Aug 19, 2020
Vancouver, Washington’s ‘Old Apple Tree’ dies at age 194

It’s not often that you’ll read an obituary for a tree. Or that a dead tree gets a memorial service of sorts. But then there aren’t many like Vancouver, Washington’s “Old Apple Tree.”

“In June, when we started noticing it browning out, we were very concerned,” Charles Ray, urban forester for the City of Vancouver, Washington said in a story reported by OPB (Oregon Public Broadcasting). “We were hoping that it was just drought-related and not actually shutting down. So when we found out it was shutting down, it was like losing an old friend.”

Death NoticeOLD APPLE TREE, 1826-2020.

The Old Apple Tree passed away this summer in Vancouver, Washington, at the age of 194. The city identified the causes of death as a spiral crack, decay and old age. Mx. Tree immigrated to the Hudson Bay Company’s Fort Vancouver on the Columbia River as a seed in 1826. She was the only long-term survivor of the first apple trees planted in the Pacific Northwest. As such, the tree is considered the matriarch of the Northwest apple industry. She is survived by many, many descendants – too numerous to list here.

According to the OPB story:

Ray gazed at the remains of the Old Apple Tree last week during a visit to the city park specifically designated to cradle it. The wizened, thick, gray trunk leans crookedly inside a double fence. The enclosure is sandwiched between a freeway interchange, train tracks and the Columbia River. The south end of artist Maya Lin’s Confluence Project “Land Bridge” ends next to the pocket park.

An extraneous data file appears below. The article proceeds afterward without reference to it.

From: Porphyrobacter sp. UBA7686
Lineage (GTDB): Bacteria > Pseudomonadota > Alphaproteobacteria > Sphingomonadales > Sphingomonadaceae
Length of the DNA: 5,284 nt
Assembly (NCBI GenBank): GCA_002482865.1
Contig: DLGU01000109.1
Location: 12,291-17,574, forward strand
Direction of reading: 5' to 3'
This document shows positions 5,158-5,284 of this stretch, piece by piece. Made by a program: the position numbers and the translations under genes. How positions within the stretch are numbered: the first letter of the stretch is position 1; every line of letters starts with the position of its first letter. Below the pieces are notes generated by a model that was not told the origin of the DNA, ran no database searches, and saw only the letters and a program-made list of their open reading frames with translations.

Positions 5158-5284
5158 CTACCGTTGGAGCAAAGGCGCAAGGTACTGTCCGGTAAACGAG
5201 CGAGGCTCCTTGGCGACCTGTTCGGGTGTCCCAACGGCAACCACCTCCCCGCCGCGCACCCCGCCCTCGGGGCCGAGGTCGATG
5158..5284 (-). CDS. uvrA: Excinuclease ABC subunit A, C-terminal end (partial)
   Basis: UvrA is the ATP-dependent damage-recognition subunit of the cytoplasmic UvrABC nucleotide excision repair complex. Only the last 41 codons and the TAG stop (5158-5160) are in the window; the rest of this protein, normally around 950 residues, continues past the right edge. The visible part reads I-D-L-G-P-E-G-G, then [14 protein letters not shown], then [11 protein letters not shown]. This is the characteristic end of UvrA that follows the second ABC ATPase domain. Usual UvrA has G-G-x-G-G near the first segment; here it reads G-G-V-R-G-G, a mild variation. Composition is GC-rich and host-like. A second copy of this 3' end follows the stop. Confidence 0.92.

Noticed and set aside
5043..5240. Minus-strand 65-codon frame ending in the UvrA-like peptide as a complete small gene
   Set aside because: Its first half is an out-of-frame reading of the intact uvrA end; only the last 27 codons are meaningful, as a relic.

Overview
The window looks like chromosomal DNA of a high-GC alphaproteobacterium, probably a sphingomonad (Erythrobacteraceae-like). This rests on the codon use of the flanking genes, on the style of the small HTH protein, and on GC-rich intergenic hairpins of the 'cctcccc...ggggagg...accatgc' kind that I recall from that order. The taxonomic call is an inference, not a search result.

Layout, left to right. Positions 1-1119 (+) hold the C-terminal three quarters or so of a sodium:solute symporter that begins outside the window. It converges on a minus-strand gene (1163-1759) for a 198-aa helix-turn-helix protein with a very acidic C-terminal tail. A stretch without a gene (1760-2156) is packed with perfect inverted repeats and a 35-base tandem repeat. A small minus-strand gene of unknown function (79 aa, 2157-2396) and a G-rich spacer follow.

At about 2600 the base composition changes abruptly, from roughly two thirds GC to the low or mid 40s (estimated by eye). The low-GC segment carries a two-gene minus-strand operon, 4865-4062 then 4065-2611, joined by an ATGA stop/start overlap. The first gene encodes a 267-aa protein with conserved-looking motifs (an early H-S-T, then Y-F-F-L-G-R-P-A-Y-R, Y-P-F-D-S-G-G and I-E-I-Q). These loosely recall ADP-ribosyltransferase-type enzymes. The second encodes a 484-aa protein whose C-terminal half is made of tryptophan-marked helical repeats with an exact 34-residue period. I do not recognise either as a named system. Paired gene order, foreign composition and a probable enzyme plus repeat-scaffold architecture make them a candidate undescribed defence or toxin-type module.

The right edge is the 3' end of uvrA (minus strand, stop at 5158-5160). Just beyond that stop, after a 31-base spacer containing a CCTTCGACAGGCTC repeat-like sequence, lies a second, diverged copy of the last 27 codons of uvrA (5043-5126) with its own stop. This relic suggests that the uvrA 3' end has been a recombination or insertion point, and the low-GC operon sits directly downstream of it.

The long-standing plaque at the foot of the Old Apple Tree testifies to how the community recognized the significance of the tree early on. Photos: Tom Banse / Northwest News Network

“Since it dates back to the Hudson Bay era, I mean it was the start of the fruit industry in the Pacific Northwest,” Ray observed.

The historic tree produced English Greening apples, a cooking variety that does not appear on grocery store shelves.

“It’s bitter. It’s most used for baking as well as for horses,” Ray said. “And they are definitely better in apple dishes, whether it’s pie or crisp.”

Later-arriving pioneers on the Oregon Trail and the transcontinental railroads delivered apple cultivars better suited for commercial orchard production. Today, varieties like Gala, Red Delicious, Fuji and Granny Smith dominate the region’s multibillion-dollar industry.

The legacy of the forerunner lives on in other ways.

The Clark County Historical Museum hosted an online remembrance service on Sunday. More than a dozen friends and historians contributed videotaped memories and stories to honor the Old Apple Tree.

Vancouver native Jennifer Hawks-Conright recalled how her parents introduced her to the tree and how she has since passed on the fondness to her own children.

“Going there gave me a love of history that carried on throughout my life,” Hawks-Conright said. “I was just amazed by all the history it had seen.”

Runner Jenny Thompson said she often passed the Northwest’s oldest apple tree while exercising.

“It makes me sad that it is no longer with us,” Thompson said. “But I am grateful that it has its children and grandchildren that are living on.”

For the full OPB story, visit here.

Photo at top: The historic Old Apple Tree in Vancouver, Washington, died this summer at age 194.

 




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